Reader heads of compact discs and computer hard discs or position and magnetic field sensors are some of the applications of magneto-resistant materials, which are normally obtained by costly methods. Precisely in order to solve this problem, university teacher María Luisa Fernández-Gubieda Ruiz, of the University of the Basque Country, is carrying out research into developing a simpler and more effective method for the preparation of these materials, based on their undergoing thermal treatment. The lecturer explained the new method at a seminar recently given at the Department of Physics at the Public University of Navarre.
Fernández-Gubieda explained that magneto-resistance is the change in resistance manifested by certain materials when subjected to a magnetic field. These changes, she added, can be of great importance and in some systems can reach a variation of up to 40 or 50 per cent.
Garazi Andonegi | Basque research
Necessity is the mother of invention: Fraunhofer WKI tests utilization of low-value hardwood for wood fiberboard
13.11.2019 | Fraunhofer-Institut für Holzforschung - Wilhelm-Klauditz-Institut (WKI)
New Pitt research finds carbon nanotubes show a love/hate relationship with water
13.11.2019 | University of Pittsburgh
Carbon nanotubes (CNTs) are valuable for a wide variety of applications. Made of graphene sheets rolled into tubes 10,000 times smaller than a human hair, CNTs have an exceptional strength-to-mass ratio and excellent thermal and electrical properties. These features make them ideal for a range of applications, including supercapacitors, interconnects, adhesives, particle trapping and structural color.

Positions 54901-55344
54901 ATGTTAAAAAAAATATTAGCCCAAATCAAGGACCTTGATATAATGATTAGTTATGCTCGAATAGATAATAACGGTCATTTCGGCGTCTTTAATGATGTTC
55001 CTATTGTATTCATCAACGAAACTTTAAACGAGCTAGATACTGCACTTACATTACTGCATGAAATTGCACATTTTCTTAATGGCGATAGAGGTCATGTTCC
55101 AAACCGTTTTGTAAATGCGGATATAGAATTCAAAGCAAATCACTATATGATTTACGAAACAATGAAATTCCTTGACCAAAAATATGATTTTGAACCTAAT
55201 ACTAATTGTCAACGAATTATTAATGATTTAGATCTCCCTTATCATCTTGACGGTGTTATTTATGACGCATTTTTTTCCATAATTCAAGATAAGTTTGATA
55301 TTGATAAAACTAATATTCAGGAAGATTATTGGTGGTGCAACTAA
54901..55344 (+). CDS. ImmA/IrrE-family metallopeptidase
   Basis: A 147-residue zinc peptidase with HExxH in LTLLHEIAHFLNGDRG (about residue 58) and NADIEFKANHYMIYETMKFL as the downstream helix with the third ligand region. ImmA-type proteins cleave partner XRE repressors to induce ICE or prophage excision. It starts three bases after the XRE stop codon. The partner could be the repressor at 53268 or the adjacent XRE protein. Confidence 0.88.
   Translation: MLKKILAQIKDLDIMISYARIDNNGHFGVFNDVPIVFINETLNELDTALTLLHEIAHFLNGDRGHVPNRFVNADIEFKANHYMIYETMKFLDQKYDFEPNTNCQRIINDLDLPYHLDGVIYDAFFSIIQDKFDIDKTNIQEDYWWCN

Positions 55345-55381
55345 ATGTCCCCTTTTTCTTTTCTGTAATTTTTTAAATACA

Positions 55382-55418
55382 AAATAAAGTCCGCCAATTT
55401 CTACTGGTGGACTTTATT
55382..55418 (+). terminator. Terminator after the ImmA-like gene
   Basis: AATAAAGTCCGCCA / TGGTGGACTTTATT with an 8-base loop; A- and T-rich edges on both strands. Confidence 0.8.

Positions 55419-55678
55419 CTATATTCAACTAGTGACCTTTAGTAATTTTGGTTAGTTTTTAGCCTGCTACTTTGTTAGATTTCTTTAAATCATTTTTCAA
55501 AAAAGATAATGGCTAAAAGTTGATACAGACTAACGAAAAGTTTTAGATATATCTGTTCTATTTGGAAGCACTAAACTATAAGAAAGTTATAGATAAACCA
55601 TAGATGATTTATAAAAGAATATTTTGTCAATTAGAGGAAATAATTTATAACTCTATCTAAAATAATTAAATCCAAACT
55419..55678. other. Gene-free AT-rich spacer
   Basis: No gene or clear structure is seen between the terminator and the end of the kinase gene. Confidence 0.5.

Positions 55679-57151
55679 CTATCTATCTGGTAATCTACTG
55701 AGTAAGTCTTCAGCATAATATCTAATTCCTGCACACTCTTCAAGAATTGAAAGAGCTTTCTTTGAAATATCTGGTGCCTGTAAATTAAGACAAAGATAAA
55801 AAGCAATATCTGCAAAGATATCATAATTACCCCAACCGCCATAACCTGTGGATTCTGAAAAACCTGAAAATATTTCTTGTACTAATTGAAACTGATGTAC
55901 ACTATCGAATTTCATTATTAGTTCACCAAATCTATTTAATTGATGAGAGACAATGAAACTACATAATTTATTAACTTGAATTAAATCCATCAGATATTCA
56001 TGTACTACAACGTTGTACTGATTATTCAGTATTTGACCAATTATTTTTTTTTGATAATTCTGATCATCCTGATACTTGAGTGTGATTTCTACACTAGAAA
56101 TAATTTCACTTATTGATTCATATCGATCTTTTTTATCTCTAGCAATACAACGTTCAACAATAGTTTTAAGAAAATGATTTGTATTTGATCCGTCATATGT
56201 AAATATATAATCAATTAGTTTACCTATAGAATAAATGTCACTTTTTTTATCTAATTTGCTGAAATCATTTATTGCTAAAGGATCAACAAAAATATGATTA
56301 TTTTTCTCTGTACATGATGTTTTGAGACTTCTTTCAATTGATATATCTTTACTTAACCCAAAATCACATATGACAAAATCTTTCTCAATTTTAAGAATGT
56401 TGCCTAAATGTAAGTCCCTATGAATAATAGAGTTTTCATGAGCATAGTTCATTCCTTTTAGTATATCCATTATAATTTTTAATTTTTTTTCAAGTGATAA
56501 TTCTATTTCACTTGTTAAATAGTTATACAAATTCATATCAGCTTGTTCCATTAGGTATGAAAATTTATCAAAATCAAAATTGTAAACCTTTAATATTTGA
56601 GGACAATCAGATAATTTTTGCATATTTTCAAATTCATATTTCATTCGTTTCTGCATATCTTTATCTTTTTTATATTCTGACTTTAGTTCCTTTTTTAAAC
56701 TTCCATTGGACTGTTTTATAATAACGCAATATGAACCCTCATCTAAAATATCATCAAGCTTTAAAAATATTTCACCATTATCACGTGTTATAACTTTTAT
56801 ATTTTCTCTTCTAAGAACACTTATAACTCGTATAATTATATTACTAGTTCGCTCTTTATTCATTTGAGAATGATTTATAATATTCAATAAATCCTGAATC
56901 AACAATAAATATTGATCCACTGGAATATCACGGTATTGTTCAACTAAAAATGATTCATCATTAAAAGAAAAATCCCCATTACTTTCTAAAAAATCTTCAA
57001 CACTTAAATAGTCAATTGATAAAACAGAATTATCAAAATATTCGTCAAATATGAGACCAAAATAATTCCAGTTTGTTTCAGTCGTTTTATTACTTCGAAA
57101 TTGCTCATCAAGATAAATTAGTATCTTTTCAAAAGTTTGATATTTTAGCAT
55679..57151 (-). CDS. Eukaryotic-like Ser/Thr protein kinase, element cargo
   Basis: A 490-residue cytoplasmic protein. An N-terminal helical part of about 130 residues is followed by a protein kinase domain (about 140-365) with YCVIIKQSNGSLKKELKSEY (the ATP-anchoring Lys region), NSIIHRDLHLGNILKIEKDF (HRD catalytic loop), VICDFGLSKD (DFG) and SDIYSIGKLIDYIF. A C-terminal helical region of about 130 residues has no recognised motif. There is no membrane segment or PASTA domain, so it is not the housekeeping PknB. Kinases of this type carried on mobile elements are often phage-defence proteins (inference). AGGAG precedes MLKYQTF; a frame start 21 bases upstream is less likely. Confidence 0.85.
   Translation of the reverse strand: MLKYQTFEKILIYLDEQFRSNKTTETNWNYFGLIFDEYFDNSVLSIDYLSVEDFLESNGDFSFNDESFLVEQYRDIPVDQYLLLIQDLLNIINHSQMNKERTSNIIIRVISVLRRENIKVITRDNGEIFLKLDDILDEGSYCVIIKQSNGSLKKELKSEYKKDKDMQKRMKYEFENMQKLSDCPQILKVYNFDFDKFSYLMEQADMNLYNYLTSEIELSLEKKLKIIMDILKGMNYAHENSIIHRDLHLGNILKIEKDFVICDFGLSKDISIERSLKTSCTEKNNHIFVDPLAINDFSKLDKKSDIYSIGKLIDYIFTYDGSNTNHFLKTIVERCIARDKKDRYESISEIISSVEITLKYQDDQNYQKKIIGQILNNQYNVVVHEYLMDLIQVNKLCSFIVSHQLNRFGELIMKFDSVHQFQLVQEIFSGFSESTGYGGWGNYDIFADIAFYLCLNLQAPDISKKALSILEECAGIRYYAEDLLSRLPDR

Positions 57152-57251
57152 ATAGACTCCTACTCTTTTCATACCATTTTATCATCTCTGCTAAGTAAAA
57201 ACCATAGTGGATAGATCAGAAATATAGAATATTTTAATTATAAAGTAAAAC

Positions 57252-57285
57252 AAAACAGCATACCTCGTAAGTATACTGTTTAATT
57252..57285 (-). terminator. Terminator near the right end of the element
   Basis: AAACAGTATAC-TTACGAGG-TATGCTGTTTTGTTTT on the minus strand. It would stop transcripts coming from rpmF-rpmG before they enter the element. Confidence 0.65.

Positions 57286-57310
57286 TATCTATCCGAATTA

New research reveals even more potential for CNTs: as a coating, they can both repel and hold water in place, a useful property for applications like printing,...
If you've ever tried to put several really strong, small cube magnets right next to each other on a magnetic board, you'll know that you just can't do it. What happens is that the magnets always arrange themselves in a column sticking out vertically from the magnetic board. Moreover, it's almost impossible to join several rows of these magnets together to form a flat surface. That's because magnets are dipolar. Equal poles repel each other, with the north pole of one magnet always attaching itself to the south pole of another and vice versa. This explains why they form a column with all the magnets aligned the same way.
Now, scientists at ETH Zurich have managed to create magnetic building blocks in the shape of cubes that - for the first time ever - can be joined together to...
Quantum-based communication and computation technologies promise unprecedented applications, such as unconditionally secure communications, ultra-precise...
In two experiments performed at the free-electron laser FLASH in Hamburg a cooperation led by physicists from the Heidelberg Max Planck Institute for Nuclear physics (MPIK) demonstrated strongly-driven nonlinear interaction of ultrashort extreme-ultraviolet (XUV) laser pulses with atoms and ions. The powerful excitation of an electron pair in helium was found to compete with the ultrafast decay, which temporarily may even lead to population inversion. Resonant transitions in doubly charged neon ions were shifted in energy, and observed by XUV-XUV pump-probe transient absorption spectroscopy.
An international team led by physicists from the MPIK reports on new results for efficient two-electron excitations in helium driven by strong and ultrashort...
An international research group has observed new quantum properties on an artificial giant atom and has now published its results in the high-ranking journal Nature Physics. The quantum system under investigation apparently has a memory - a new finding that could be used to build a quantum computer.
The research group, consisting of German, Swedish and Indian scientists, has investigated an artificial quantum system and found new properties.
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13.11.2019 | Life Sciences
13.11.2019 | Machine Engineering
13.11.2019 | Life Sciences